LAKEWOOD — Scott Hahn, the internationally-known Bible scholar and best-selling author, confessed — before 400 gathered for the annual Archdiocese of Los Angeles Faith Formation Day for Faculty — that he was a shoplifter.
He was 14 years old when he was caught. Hahn explained he’d lied to get out of trouble. While he fooled the police and his mother, his father knew better.
“I felt horrible,” Hahn said in his closing talk about the sacrament of confession at St. Joseph High School.
Eventually, he owned up to the crime and his life hasn’t been the same. Hahn, who became a Protestant minister before converting to Catholicism, then began attending Bible study.
And, while he lost a lot of his old friends, he gained many new ones.
“God is more intent on forgiving us that we want him to be,” Hahn said. “He can do more for us that we can imagine.”
Later, while he and his wife were in graduate school, he remembered his shoplifting days in light of Leviticus 5:5-6: “When someone is guilty in regard to any of these matters, that person shall confess the wrong committed, and make reparation to the Lord for the wrong committed.”
He and his wife, studying for Presbyterian ministry, didn’t have a lot of money at the time. But they discerned that Hahn would pay back what he calculated the debt to be: $1,000.
It left them flat broke. Then someone — to this day the Hahns don’t know who — paid for their next two years of graduate school.
He was ordained as a Presbyterian minister in 1982 at Trinity Presbyterian Church in Fairfax, Virginia. Yet, as he studied the early Church fathers, a growing restlessness persisted.
“I had to go and find a Church that matched what I found in the Bible,” Hahn said. He described attending his first Mass, seeking out a priest and learning more about the faith.
After much soul searching and conversations with his wife, Hahn felt that delaying a conversion to Catholicism would be disobedient.
He was set to enter on Easter Vigil in 1986 when the topic he’d been avoiding came up: confession. Why not just confess your sins directly to God? Why go to a priest?
“It’s not the priest, it’s Christ who he represents,” the answer came.
Hahn prepared for his first confession, filling two notecards front and back, and spent two hours in the confessional. He received his penance, which Hahn described as meager given what he had done.
Hahn left the confessional a different man. He entered the Church and began making frequent use of the sacrament.
He described his wife, who was still Presbyterian, looking at him at dinner one evening. “What’s going on with you?” she asked. He had been grumpy, short with their children.
“Nothing, I’m fine.”
“When was the last time you went to confession?” his wife asked. It had been over a month.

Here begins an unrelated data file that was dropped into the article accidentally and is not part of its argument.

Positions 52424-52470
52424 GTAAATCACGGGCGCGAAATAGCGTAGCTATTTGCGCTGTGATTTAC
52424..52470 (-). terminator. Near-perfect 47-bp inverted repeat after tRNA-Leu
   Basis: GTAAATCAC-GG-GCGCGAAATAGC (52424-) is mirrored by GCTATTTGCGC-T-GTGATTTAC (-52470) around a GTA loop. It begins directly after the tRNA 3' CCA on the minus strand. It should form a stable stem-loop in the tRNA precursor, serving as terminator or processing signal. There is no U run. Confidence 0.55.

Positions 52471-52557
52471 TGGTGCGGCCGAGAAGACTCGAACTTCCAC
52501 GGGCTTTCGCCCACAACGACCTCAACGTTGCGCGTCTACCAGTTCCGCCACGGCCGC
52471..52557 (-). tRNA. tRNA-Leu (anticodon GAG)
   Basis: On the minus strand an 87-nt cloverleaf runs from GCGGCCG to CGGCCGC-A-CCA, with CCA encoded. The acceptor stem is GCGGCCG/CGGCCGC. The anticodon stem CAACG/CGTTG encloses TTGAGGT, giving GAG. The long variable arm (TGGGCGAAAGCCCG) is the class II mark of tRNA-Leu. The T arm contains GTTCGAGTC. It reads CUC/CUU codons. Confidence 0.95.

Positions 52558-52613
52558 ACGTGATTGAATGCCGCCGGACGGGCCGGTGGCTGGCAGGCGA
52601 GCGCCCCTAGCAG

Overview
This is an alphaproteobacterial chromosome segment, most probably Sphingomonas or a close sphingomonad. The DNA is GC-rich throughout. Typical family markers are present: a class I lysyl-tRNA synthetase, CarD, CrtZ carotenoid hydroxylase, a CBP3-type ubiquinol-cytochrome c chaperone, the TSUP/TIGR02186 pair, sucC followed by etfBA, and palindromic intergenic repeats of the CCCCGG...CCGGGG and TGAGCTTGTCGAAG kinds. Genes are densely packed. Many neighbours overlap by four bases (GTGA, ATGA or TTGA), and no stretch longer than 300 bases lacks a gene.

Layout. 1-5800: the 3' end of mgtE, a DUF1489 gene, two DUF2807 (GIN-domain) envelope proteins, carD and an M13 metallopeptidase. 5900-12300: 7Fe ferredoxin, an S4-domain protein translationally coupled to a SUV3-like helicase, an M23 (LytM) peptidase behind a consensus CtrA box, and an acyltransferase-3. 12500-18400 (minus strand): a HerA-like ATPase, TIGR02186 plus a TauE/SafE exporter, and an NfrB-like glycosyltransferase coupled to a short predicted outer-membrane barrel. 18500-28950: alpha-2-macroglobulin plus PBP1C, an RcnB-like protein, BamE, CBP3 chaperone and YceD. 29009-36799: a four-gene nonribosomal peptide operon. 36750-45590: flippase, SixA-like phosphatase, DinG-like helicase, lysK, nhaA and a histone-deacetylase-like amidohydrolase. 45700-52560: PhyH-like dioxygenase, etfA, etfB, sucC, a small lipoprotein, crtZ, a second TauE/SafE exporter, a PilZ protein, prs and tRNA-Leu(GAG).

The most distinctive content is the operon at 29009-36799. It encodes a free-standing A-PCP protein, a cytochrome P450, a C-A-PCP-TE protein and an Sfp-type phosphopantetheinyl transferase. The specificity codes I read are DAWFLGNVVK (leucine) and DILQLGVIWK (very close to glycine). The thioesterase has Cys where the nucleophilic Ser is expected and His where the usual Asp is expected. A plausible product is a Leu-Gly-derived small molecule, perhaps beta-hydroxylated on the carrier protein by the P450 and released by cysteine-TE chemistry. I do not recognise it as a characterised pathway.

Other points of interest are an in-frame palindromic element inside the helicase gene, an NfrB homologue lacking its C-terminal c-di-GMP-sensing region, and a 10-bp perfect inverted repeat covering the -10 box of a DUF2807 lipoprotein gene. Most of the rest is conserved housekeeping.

“What? You’re a Protestant! Why are you asking me about confession?” Hahn replied.
“All I know is that you’re kinder and gentler after you go to confession,” she said. He looked at his boys and they were nodding.
Even before his family’s conversion to Catholicism, Hahn would host “days of jubilee” in which his children would own up to mistakes. Hahn’s response was to forgive them and tell them how much he loved them.
“Because the Hahn home is full of corruption,” he said, “but it’s full of mercy, too.”
Hahn told educators that confession was the most misunderstood of the sacraments. In his explanation, the Bible scholar went back to the creation account in Genesis. The first breath a human being took was the very breath of God, not oxygen.
“By nature we are servants and by grace we are adopted by God,” he said. “It’s not what we’re saved from but what we are saved for — to participate in the divine sonship of Jesus. That is salvation and that is why the Catholic Church is here.”
Andre Nicdao, an English teacher at St. Pius X-St. Matthias Academy in Downey, said he’s listened to many of Hahn’s talks in the past.
“What inspires me is that he’s a lay person and a father, like myself,” he said. “He spoke about how we live. I see that role as a teacher, to be a spiritual father.”
Curtis Hartman, who teaches art history, psychology and politics at St. John Bosco, said Hahn’s reflections could help in class discussions.
“It can get so esoteric,” he said of theology. “It’s nice to ground it in the familial, in a way for our students to sink their teeth into.”
Msgr. Sal Pilato, superintendent of Catholic High Schools, said the faith formation days are an initiative of the California Catholic bishops. The program, which aims at ongoing faith formation for faculty, was developed with a four year cycle and reflects themes in the Catechism of the Catholic Church.
“Ongoing formation is a recognition that constant conversion is a part of our life,” said Msgr. Pilato.
Hahn spoke at St. John’s Seminary and on Oct. 28, he spoke to a packed house of mostly young adults at St. Therese. They mobbed him afterward, lining up to take selfies with the author while he asked them for prayers.
“He spoke to us as one Catholic to another,” said Margarett Hernandez, who teaches English at St. Joseph, noting that she related to his examples. “He didn’t talk over our heads.”
Hahn spoke to faculty gathered at schools throughout the archdiocese, including Bishop Alemany, Bishop Diego Garcia, Bishop Amat and St. Mary’s Academy. He taught high school for five years, an experience he called formative to his speaking and writing.
“All my theology is filtered through my teaching,” he said. “You don’t learn it until you teach it. And you don’t really learn it until you teach it to high school kids. It forces you to teach it well.”